Soham Phade

Lottery-based optimal resource allocation

We develop the theory behind lotteries to incentivize people (eg. flight upgrades and middle-seat lotteries) and invent a lottery-based version of the TCP/IP protocol to design optimal lotteries.

We consider the problem of congestion management in a network, and resource allocation amongst heterogeneous users, in particular human agents, with varying preferences. It has applications to transportation and telecommunication networks, smart grids, information and financial networks, labor markets, and social networks. Modeling the agents using CPT brings forward the surprising benefits of lottery-based allocations in increasing social welfare as compared to the corresponding EUT-based analysis. This conforms with the observation that lotteries help in influencing the behavior of people, which is backed by several experimental studies. Our work based on CPT analysis not only explains the above phenomenon theoretically but also provides a practical algorithm to design the optimum lottery allocations. It achieves this without actually knowing the CPT preferences of the agents through an appropriate pricing scheme.

The network resource allocation problem has been studied before. However, CPT-based analysis allows us to capture the user’s behavior towards risk, in particular, the “lure” for a small chance of winning and the “fear” of losing, leading to better behavior-aware system designs (BASD). Psychologically this is the same effect observed when people purchase lottery tickets and insurance. Furthermore, working with the general model of CPT preferences, which has inherent non-linearities present in it, requires developing new methods. These are useful more generally in designing algorithms for markets with CPT players, such as job markets, contests, financial services, etc.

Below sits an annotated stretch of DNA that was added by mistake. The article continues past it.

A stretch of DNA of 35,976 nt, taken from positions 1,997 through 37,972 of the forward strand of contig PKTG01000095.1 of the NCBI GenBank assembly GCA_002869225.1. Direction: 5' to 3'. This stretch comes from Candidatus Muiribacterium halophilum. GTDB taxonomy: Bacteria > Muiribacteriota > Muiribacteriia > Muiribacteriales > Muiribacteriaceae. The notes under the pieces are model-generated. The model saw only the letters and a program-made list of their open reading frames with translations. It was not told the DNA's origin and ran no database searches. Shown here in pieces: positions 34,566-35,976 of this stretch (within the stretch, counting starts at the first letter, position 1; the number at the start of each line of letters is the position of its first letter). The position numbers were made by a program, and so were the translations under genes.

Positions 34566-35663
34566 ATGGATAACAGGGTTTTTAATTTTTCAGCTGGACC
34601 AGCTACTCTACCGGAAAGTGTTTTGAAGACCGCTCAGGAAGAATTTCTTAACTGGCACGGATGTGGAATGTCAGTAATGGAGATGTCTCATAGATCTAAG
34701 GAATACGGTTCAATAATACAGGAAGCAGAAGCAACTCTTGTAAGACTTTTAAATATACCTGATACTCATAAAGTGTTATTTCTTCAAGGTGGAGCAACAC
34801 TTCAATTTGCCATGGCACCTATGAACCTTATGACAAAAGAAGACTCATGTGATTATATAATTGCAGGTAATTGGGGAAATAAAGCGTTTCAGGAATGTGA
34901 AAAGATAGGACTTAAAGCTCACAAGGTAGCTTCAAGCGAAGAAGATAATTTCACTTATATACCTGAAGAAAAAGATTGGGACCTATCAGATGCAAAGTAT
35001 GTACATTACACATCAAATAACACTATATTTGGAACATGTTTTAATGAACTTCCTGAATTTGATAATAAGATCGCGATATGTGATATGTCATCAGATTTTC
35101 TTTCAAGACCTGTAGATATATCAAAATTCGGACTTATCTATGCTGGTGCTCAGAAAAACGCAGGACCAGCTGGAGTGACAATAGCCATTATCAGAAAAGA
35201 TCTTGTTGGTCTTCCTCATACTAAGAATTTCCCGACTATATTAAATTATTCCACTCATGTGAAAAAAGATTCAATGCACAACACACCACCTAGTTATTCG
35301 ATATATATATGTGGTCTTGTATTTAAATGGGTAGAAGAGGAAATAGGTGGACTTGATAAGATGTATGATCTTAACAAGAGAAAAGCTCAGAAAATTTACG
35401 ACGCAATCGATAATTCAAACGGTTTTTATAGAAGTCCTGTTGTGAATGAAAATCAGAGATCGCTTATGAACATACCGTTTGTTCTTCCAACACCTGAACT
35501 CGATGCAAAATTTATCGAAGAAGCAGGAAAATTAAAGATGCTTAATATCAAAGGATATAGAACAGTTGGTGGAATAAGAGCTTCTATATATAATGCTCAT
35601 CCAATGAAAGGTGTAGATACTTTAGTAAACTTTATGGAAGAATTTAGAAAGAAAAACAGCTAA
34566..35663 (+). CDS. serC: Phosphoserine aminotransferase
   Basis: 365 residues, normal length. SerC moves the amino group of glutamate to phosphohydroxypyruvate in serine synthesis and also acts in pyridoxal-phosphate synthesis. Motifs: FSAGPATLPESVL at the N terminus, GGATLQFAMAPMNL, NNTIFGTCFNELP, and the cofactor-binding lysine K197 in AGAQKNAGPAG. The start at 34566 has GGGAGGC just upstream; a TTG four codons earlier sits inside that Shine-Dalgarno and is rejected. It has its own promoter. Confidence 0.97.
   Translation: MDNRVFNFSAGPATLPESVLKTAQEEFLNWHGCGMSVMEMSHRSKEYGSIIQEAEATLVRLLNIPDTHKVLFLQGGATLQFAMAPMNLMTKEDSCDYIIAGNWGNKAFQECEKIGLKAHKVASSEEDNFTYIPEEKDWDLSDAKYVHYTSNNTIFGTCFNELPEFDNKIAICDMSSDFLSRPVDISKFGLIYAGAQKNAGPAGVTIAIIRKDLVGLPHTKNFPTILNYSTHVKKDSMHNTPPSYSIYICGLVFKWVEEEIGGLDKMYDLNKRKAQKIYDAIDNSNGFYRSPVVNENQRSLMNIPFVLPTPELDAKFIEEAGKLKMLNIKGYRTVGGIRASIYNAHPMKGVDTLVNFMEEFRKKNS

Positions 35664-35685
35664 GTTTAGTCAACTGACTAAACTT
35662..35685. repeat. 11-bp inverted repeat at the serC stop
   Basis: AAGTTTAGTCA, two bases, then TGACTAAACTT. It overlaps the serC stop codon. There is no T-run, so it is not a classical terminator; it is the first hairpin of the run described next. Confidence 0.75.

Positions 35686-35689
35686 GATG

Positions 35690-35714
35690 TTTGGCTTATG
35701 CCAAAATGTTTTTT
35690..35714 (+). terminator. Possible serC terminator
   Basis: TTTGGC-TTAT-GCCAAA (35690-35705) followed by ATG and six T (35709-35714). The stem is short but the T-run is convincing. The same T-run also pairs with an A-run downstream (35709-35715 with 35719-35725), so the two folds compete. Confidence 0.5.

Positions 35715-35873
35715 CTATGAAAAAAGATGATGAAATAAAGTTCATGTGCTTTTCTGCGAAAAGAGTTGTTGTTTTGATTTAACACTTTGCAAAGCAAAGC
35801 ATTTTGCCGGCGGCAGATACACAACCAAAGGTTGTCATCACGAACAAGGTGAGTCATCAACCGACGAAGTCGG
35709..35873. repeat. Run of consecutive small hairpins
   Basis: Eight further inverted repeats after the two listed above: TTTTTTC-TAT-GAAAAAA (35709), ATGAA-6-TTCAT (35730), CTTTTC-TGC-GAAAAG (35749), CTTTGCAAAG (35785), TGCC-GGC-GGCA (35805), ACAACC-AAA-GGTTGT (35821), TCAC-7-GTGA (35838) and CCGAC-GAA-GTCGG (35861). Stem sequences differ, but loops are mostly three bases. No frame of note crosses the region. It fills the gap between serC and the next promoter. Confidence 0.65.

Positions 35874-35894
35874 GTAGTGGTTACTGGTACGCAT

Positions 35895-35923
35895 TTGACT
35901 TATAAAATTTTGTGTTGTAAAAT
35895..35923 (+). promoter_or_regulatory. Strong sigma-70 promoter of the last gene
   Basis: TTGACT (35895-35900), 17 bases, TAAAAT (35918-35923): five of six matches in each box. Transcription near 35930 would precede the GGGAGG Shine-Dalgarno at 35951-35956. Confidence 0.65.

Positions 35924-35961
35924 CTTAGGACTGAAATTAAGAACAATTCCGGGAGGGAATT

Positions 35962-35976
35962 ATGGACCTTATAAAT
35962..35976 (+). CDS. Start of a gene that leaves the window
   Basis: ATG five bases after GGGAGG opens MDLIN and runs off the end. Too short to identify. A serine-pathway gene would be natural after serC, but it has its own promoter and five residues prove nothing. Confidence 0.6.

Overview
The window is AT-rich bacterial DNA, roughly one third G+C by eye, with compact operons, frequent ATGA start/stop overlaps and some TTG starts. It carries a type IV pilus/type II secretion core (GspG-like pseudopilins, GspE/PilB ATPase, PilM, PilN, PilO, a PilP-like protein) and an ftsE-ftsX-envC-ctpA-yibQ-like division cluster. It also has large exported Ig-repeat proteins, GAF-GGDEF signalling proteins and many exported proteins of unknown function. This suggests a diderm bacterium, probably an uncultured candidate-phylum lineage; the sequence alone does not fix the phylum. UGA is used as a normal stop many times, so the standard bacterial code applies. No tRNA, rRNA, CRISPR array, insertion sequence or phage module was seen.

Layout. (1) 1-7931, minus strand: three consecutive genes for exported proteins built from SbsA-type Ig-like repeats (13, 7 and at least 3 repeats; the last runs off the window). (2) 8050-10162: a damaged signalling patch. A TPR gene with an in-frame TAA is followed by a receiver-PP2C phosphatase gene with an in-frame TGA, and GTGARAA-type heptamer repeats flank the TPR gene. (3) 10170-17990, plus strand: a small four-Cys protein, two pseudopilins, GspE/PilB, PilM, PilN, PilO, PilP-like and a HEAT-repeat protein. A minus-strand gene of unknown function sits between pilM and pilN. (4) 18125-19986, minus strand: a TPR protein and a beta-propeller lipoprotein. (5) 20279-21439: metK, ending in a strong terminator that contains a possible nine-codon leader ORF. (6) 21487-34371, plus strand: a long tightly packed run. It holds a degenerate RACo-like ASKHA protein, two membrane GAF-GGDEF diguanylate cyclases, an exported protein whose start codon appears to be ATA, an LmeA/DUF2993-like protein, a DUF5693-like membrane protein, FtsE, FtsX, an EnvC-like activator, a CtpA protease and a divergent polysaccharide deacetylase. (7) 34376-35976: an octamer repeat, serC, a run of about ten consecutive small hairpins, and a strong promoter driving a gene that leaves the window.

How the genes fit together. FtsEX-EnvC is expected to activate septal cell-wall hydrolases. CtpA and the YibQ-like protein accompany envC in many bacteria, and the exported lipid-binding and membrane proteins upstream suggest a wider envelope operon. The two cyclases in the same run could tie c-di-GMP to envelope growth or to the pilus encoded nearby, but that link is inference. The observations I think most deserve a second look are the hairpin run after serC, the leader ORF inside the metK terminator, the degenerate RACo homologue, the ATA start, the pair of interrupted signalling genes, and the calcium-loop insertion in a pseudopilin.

In other related work, we develop similar techniques for optimal resource allocation in a scheduling framework. In particular, we consider the problem of optimal server allocation and scheduling in cloud computing systems. Current popular cloud providers employ fixed-rate pricing schemes that do not account for the delay and risk-sensitivity of the individuals. In contrast, a BASD approach would provide instant service with high certainty to a customer who is in urgent need of his job at a premium price based on the market demand, and delay the jobs of customers with reasonable wait-times with appropriately discounted prices. Our algorithm achieves this in an efficient manner that is practical to implement.